Discipline: Biological Sciences
Subcategory: Plant Research
Kimberly Hamilton - CSU Stanislaus
Co-Author(s): Erin Kuprewicz, Smithsonian Institution, Washington, D.C.
Granivorous mammals are abundant within some lowland tropical forests and can have profound effects upon local plant communities. Seed detection is an important yet understudied aspect of animal behavior. This study examines the potential mechanisms of seed detection by ignorant seed predators — predators that have no previous knowledge of a buried seeds location. Using artificial seedlings and Iriartea deltoidea seeds, we explored how Central American agoutis (Dasyprocta punctata) and collared peccaries (Pecari tajacu) locate underground seeds — we predicted that animals might use a combination of visual and olfactory cues. We set out 224 artificial seedlings (visual cues) with and without seeds (scent cues) within and outside semi-permeable exclosures in the primary forest of La Selva Biological Station, Costa Rica. Exclosures allowed agouti entrance, excluding peccaries whereas seedlings and seeds outside of exclosures were accessible to all mammals. We tracked seed and seedling mortality of six different treatment types: mature seedling/ seed; mature seedling/no seed; young seedling/seed; young seedling/no seed; hoard; and sham burial. We found that there was not any agouti activity after thirty-five days and only a small amount of peccary activity after the same amount of time — fourteen interactions with seeds and seedlings. We found no significant difference between peccaries foraging on seeds with and without artificial seedlings, indicating that peccaries use a combination of visual and olfactory cues to detect hidden seeds. This study shows that peccaries have a larger negative effect on seedling survival compared to agoutis and this may scale up to affect forest community dynamics.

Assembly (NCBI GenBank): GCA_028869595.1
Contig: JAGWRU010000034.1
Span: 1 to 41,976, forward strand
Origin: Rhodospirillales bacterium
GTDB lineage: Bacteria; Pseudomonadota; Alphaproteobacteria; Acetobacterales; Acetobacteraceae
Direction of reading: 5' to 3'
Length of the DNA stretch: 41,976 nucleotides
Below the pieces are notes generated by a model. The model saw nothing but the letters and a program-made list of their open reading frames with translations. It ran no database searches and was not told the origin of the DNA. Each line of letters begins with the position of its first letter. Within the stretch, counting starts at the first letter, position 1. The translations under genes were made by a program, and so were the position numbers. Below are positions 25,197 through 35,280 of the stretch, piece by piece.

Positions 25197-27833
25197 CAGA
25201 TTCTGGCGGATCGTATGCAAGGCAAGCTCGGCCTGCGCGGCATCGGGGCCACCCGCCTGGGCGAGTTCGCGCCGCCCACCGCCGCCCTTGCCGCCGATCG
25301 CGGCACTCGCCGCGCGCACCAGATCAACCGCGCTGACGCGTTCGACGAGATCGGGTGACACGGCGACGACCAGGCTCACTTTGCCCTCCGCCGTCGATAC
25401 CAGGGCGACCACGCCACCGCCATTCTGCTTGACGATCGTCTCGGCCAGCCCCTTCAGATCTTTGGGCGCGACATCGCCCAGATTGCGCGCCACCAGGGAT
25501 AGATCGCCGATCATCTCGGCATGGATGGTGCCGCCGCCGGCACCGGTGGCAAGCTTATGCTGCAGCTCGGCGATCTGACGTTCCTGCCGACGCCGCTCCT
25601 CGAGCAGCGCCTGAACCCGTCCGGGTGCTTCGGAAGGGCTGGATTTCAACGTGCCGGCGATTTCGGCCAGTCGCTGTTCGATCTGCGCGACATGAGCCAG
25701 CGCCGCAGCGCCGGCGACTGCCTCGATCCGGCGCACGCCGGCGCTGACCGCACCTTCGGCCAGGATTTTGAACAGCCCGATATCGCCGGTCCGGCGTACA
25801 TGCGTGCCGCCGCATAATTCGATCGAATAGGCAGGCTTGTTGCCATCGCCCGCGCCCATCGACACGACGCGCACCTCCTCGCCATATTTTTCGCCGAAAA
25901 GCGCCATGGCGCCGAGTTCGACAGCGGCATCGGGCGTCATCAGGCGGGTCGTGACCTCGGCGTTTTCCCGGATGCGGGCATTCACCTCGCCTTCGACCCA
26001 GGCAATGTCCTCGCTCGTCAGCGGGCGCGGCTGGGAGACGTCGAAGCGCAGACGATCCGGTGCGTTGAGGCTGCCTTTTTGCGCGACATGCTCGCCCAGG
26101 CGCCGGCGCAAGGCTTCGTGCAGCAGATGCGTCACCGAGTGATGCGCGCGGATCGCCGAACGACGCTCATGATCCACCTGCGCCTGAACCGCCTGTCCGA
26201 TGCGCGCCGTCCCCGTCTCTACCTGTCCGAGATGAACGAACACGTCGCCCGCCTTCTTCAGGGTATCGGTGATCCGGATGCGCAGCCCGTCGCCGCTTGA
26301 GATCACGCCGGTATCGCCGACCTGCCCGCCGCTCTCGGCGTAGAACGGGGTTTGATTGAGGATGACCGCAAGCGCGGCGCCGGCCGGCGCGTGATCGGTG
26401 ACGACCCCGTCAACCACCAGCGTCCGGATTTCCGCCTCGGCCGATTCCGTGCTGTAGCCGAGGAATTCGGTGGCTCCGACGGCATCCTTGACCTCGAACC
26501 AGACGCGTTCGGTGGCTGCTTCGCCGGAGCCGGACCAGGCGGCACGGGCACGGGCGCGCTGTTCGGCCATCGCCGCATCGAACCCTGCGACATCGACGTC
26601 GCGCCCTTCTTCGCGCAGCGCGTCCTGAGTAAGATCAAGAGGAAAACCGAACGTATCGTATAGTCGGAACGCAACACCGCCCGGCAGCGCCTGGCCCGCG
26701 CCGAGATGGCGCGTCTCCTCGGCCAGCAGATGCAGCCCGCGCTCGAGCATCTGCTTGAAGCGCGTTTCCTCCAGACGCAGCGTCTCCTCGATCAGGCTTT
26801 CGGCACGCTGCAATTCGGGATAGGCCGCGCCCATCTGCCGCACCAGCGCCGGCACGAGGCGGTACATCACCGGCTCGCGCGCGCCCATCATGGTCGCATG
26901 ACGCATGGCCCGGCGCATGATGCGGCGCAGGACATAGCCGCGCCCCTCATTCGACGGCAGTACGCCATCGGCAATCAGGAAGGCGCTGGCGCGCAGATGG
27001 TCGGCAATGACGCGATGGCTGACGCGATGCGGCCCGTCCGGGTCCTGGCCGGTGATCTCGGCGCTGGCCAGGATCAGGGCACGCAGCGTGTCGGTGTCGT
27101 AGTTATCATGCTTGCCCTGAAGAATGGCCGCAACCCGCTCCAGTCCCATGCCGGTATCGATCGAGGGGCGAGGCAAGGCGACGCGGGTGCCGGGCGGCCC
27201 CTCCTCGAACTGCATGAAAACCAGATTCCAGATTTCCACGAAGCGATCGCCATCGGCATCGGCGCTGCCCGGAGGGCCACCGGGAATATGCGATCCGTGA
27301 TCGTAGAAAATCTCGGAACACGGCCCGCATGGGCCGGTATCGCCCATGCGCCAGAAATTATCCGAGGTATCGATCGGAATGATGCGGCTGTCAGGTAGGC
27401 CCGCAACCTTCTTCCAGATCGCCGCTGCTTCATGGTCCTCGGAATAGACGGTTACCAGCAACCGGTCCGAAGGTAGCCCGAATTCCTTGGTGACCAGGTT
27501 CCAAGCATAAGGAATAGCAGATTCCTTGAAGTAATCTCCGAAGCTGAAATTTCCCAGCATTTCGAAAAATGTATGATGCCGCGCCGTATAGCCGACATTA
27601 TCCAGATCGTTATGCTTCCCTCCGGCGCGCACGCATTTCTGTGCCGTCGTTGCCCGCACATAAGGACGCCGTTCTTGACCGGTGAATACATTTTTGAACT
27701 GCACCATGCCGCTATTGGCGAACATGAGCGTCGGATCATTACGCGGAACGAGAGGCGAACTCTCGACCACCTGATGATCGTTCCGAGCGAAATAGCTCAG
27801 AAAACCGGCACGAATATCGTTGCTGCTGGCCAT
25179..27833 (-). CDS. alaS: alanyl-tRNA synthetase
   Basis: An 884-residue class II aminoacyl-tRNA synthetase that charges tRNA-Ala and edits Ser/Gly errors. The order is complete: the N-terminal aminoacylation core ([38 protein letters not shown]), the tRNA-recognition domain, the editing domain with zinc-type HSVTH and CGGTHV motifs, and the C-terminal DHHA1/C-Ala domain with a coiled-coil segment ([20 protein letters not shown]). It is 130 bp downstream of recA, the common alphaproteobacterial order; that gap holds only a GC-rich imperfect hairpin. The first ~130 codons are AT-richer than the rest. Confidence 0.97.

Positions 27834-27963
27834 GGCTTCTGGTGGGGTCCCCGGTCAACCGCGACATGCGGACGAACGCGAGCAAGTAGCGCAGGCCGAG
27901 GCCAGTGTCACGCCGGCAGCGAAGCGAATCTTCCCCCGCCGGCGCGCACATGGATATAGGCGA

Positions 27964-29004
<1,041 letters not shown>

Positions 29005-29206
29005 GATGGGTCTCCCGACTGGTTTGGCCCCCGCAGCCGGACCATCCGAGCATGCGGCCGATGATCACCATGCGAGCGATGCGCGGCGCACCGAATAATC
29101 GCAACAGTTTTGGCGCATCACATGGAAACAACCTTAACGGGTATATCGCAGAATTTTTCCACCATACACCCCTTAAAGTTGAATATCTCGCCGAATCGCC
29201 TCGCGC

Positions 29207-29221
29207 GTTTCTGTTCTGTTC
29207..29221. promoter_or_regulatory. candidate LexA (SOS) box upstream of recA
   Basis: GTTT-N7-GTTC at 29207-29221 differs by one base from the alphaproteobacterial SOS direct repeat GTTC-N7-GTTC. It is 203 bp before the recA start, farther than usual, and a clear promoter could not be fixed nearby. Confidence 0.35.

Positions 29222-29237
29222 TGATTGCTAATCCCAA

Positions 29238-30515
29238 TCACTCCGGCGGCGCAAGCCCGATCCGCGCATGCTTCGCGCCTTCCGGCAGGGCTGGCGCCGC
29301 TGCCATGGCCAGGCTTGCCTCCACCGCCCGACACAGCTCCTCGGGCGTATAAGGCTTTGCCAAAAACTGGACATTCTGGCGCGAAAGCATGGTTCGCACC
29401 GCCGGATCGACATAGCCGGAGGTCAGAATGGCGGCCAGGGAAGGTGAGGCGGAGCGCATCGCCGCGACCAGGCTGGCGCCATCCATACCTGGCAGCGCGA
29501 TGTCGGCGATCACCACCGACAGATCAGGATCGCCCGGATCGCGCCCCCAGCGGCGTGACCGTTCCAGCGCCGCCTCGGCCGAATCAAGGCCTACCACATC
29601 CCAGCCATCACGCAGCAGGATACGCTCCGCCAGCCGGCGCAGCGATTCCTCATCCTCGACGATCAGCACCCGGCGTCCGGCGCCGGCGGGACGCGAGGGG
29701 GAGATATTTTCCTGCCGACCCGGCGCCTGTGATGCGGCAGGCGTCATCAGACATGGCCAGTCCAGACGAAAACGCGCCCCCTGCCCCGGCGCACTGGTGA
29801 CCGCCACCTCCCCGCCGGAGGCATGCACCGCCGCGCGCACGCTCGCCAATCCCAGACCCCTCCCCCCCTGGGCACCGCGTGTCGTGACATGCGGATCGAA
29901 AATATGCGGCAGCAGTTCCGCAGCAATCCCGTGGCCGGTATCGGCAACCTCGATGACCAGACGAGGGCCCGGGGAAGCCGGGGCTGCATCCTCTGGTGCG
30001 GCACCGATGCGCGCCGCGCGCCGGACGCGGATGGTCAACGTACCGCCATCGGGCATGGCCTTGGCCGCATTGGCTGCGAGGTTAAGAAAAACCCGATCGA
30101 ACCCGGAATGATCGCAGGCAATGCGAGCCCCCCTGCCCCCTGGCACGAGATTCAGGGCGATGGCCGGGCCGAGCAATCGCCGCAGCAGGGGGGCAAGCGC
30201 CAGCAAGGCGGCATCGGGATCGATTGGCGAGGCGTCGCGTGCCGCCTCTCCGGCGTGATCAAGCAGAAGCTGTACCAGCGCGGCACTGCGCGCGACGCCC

Funder Acknowledgement(s): National Science Foundation, Organization for Tropical Sciences
Faculty Advisor: Erin Kuprewicz,